First experiences with a two-step method for discussing goals with community-dwelling frail older people
SourceHealth Expectations, 18, 5, (2015), pp. 1559-66
Article / Letter to editor
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Primary and Community Care
SubjectRadboudumc 18: Healthcare improvement science RIHS: Radboud Institute for Health Sciences; Radboudumc 1: Alzheimer`s disease DCMN: Donders Center for Medical Neuroscience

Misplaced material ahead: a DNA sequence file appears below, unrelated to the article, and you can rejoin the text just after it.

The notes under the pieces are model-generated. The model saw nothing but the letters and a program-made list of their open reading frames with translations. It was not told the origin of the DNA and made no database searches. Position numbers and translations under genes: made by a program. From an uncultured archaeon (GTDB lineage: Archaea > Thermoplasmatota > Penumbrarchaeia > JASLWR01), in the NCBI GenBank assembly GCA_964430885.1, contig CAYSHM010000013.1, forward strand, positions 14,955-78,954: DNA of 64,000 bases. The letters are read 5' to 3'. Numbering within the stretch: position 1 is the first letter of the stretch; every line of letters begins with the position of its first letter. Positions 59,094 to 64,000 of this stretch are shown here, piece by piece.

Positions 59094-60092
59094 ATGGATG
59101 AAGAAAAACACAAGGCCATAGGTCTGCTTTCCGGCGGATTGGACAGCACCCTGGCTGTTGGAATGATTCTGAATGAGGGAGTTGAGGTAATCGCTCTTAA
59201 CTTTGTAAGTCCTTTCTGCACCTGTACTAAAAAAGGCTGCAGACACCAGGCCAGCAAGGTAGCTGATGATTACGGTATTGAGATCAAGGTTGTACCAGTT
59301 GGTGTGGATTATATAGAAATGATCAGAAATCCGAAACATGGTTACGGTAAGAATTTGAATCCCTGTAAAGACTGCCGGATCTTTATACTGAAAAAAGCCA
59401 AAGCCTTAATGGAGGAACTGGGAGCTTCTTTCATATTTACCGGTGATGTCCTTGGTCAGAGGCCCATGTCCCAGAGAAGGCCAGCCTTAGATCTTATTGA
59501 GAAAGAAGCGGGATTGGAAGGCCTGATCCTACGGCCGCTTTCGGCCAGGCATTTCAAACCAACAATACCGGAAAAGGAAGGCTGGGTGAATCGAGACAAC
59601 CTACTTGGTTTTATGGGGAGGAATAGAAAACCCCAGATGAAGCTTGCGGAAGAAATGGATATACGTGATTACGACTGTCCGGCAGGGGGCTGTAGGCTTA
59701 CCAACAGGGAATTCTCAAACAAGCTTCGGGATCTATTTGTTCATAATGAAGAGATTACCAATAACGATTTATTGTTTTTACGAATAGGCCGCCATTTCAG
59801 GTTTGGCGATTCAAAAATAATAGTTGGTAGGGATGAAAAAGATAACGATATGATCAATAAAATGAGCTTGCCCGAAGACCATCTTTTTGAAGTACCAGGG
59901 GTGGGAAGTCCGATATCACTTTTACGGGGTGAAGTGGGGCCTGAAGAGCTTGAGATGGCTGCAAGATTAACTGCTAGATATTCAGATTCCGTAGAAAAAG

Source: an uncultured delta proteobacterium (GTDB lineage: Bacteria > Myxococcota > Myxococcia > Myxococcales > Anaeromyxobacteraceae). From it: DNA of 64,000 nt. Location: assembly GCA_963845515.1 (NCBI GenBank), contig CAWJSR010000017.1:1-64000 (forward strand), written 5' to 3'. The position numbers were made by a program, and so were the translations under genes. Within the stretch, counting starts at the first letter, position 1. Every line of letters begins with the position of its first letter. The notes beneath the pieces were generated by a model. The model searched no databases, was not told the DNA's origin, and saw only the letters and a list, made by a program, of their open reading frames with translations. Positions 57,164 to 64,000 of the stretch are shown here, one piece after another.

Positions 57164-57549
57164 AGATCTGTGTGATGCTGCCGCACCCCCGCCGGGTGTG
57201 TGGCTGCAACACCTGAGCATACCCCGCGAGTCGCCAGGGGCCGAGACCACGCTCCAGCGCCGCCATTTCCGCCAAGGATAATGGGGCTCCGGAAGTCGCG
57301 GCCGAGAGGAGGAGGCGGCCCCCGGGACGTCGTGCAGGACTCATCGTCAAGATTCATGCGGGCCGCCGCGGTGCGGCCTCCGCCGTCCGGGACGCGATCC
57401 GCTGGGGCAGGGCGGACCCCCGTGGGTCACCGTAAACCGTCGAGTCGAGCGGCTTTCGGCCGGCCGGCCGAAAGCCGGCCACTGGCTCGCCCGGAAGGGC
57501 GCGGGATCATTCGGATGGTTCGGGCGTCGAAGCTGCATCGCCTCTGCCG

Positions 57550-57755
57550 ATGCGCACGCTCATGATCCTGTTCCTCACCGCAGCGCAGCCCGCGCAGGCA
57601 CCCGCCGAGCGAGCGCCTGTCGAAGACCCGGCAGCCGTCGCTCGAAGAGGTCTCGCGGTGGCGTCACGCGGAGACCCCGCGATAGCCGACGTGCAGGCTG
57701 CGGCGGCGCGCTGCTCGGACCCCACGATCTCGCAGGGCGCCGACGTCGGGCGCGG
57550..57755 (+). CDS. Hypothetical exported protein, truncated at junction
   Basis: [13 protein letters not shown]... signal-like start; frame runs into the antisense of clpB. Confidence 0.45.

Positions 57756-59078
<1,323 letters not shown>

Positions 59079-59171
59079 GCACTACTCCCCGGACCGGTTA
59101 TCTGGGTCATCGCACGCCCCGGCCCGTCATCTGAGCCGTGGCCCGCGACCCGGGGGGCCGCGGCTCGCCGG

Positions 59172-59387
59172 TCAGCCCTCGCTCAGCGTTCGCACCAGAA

BACKGROUND: Although frail older people can be more reluctant to become involved in clinical decision making, they do want professionals to take their concerns and wishes into account. Discussing goals can help professionals to achieve this. OBJECTIVE: To describe the development of a two-step method for discussing goals with frail older people in primary care and professionals' first experiences with it. METHODS: The method consisted of (i) an open-ended question: If there is one thing we can do for you to improve your situation, what would you like? if necessary, followed by (ii) a bubble diagram with goal subject categories. We reviewed the goals elaborated with the method and surveyed professionals' (primary care nurses and social workers) experiences, using questions concerning time investment, reasons for not formulating goals, and perceived value of the method. RESULTS: One hundred and thirty-seven community-dwelling frail older people described 173 goals. These most frequently concerned mobility (n = 43; 24.9%), well-being (n = 52; 30.1%) and social context (n = 57; 32.9%). Professionals (n = 18) were generally positive about the method, as it improved their knowledge about what the frail older person valued. Not all frail older people formulated goals; reasons for this included being perfectly comfortable, not being used to discussing goals or cognitive problems limiting their ability to formulate goals. CONCLUSIONS: This two-step method for discussing goals can assist professionals in gaining insight into what a frail older person values. This can guide professionals and frail older people in choosing the most appropriate treatment option, thus increasing frail older people's involvement in decision making.
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